GREENSBORO, N.C. — Big changes and a short timeline. Starting in fall 2019, there will be brand new academies at Guilford County high schools that will focus on getting kids ready for the real world.
“We see too many students coming out with four-year degrees and still waiting tables,” say Linda Welborn, the District 4 representative for the Guilford County school board.
Time in class is not necessarily paying off.
The Guilford County school system, and school board, say they want to do more for children, so they’re making some big changes.
“All of our high schools eventually will end up having a signature advanced career academy and it will be a choice school for students,” says Kathleen Dawson, the chief innovator for Guilford County Schools.
Area businesses teamed up for a study to see what kind of jobs needed to be filled and who was qualified.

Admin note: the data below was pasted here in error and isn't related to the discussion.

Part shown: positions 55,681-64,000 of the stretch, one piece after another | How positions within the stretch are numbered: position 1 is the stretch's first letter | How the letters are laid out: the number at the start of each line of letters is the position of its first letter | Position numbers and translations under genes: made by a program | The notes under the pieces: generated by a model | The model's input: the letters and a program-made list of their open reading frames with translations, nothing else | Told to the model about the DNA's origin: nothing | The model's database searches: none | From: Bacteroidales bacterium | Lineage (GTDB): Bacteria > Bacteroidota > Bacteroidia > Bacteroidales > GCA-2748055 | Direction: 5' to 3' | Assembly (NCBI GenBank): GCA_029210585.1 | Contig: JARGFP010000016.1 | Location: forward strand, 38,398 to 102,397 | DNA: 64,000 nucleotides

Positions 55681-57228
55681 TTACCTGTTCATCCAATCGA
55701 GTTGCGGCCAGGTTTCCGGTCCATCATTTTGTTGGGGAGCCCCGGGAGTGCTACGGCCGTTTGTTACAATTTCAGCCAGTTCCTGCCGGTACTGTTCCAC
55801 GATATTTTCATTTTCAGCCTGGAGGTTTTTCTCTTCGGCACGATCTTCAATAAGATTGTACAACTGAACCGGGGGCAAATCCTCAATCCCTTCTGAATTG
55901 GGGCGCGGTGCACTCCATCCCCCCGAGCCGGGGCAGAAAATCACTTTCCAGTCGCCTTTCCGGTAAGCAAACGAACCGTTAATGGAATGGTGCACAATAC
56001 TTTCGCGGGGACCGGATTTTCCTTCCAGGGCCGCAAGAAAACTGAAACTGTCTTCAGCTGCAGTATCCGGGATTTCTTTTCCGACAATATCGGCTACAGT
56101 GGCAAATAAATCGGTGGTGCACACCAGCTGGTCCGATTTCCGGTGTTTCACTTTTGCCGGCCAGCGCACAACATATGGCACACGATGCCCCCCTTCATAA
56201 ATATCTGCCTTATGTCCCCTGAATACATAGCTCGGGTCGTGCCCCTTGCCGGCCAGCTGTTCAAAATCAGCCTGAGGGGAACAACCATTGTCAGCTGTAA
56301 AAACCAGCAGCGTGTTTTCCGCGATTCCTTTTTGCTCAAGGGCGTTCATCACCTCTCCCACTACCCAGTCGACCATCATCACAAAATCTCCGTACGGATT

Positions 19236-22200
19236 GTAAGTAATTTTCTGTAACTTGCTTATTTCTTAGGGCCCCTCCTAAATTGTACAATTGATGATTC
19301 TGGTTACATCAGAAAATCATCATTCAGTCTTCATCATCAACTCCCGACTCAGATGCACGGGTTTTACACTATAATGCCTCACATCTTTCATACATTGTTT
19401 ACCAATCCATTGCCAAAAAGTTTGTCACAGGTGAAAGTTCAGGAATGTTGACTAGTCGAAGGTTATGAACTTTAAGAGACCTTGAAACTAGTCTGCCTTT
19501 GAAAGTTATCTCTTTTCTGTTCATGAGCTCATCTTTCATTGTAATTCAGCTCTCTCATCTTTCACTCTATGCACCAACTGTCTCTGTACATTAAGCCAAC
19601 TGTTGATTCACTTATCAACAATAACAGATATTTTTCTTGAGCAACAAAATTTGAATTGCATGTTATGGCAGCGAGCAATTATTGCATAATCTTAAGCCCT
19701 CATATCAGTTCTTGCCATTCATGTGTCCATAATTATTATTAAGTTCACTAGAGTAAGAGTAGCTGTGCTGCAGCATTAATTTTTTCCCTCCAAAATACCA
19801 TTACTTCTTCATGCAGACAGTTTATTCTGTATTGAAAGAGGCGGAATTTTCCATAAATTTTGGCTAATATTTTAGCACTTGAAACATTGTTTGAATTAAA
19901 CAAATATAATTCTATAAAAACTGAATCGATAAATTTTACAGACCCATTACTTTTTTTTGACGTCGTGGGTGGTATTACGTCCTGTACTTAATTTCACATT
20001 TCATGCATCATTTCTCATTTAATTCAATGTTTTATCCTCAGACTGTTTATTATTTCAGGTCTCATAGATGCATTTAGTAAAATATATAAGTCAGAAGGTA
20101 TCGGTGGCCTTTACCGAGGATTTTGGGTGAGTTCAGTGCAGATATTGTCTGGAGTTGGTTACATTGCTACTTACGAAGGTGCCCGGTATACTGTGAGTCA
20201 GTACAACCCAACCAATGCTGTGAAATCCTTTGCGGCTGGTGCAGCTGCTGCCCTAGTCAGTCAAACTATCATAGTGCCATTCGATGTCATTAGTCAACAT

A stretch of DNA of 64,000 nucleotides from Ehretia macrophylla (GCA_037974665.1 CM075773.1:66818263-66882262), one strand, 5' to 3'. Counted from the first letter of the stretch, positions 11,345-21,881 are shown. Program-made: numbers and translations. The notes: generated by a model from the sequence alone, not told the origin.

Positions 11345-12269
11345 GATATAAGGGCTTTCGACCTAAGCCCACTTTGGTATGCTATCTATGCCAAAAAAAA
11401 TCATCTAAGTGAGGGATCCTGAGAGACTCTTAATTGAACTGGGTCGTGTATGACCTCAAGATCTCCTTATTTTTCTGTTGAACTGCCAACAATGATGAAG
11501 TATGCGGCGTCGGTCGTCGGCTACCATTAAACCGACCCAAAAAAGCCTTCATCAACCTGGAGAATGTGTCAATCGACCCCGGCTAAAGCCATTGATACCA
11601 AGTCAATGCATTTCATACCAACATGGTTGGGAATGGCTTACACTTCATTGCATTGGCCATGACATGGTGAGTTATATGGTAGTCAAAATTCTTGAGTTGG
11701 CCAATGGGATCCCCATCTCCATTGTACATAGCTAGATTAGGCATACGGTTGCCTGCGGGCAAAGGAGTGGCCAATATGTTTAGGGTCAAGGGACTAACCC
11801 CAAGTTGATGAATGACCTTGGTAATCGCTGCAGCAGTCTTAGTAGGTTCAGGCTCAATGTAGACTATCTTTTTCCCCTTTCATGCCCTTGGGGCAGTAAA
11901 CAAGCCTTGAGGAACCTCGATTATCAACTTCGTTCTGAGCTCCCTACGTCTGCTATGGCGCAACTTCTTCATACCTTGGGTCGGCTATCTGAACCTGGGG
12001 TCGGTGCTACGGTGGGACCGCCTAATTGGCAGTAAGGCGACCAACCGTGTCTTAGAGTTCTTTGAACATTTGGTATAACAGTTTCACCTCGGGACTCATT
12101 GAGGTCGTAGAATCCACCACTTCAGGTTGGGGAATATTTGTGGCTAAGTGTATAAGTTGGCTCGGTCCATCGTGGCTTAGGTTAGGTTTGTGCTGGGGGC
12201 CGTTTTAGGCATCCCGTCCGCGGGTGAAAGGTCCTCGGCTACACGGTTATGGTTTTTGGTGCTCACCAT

“Our kids in their future jobs, no matter what job they go into, it is technology-based and technology-related somehow,” Dawson said. “So we’ve got to make that part of their regular literacy like reading and and math.”
Here’s how the new system is expected to work: four to six academies focusing on manufacturing, science and technology will be added in August 2019.
Right now, the schools that will get them are unknown.
In fall 2020, the school district plans to roll out the rest of the changes, including adding them at two elementary and middle schools.
Each academy will only have about 400 students for a small, specialized learning environment to help them succeed.
“We’re not putting kids where the jobs are, so we’re doing the best from a very young age,” Welborn said.
There’s not a lot of time to get it done and school district leaders admit they don’t have a lot of the details ironed out.
“We’re in the process of determining all of that, because as you can imagine, there are a lot of different factors that we need to consider,” Dawson said. “And different stakeholders we need to involve in that process.”
But they believe it will be worth it for the next generation.
“I want this to work,” Welborn said. “I really do think it’s an excellent opportunity. But if we rush it or don’t do it correctly, it’s not going to succeed the way we would like it to.”
FOX8 did ask questions regarding transportation, where the teachers will come from and where the money is coming from, but was told they’re still in the planning phase.